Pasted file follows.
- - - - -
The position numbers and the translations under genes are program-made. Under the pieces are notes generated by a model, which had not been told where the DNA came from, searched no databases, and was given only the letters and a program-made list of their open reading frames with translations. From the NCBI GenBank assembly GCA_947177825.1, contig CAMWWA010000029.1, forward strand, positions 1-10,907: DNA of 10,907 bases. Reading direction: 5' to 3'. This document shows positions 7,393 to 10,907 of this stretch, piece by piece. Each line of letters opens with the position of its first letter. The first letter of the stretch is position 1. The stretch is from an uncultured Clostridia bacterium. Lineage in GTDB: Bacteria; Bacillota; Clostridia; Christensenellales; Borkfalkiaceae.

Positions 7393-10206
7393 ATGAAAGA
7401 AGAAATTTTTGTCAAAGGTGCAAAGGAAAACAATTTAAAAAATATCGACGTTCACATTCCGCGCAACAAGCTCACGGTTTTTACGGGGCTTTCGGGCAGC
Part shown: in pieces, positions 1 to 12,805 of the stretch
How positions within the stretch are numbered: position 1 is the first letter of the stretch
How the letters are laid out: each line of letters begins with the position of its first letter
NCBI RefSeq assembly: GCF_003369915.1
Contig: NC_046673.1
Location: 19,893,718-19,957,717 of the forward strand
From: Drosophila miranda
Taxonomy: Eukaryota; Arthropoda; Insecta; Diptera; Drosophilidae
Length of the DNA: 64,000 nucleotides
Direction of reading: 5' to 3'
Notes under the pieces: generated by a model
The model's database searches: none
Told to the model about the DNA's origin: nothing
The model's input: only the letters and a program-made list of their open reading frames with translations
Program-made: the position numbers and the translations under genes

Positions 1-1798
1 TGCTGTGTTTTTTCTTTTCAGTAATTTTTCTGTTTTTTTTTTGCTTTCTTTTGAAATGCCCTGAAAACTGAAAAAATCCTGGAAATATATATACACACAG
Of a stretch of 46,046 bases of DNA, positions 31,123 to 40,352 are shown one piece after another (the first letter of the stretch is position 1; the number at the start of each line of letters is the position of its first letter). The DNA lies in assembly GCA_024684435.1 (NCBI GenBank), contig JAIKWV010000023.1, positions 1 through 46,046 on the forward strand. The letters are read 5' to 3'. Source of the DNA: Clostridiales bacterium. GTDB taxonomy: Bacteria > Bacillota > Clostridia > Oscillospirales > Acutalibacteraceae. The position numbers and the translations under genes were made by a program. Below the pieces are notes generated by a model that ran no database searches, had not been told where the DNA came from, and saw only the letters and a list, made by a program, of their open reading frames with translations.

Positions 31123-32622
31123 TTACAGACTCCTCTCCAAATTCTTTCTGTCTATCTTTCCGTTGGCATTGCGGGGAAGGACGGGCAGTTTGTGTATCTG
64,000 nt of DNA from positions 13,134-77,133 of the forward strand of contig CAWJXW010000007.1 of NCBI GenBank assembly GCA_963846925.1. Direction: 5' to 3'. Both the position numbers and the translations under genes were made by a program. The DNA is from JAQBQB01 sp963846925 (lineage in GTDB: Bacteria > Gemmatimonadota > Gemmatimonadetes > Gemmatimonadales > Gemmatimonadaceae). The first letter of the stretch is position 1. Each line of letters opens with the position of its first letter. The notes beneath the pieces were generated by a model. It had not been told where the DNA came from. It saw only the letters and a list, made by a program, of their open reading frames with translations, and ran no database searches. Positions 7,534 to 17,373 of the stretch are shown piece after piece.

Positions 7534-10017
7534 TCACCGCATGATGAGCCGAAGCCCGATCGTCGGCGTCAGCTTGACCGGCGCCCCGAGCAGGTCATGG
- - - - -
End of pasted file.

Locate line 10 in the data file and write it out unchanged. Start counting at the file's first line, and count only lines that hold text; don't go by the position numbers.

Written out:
Location: 19,893,718-19,957,717 of the forward strand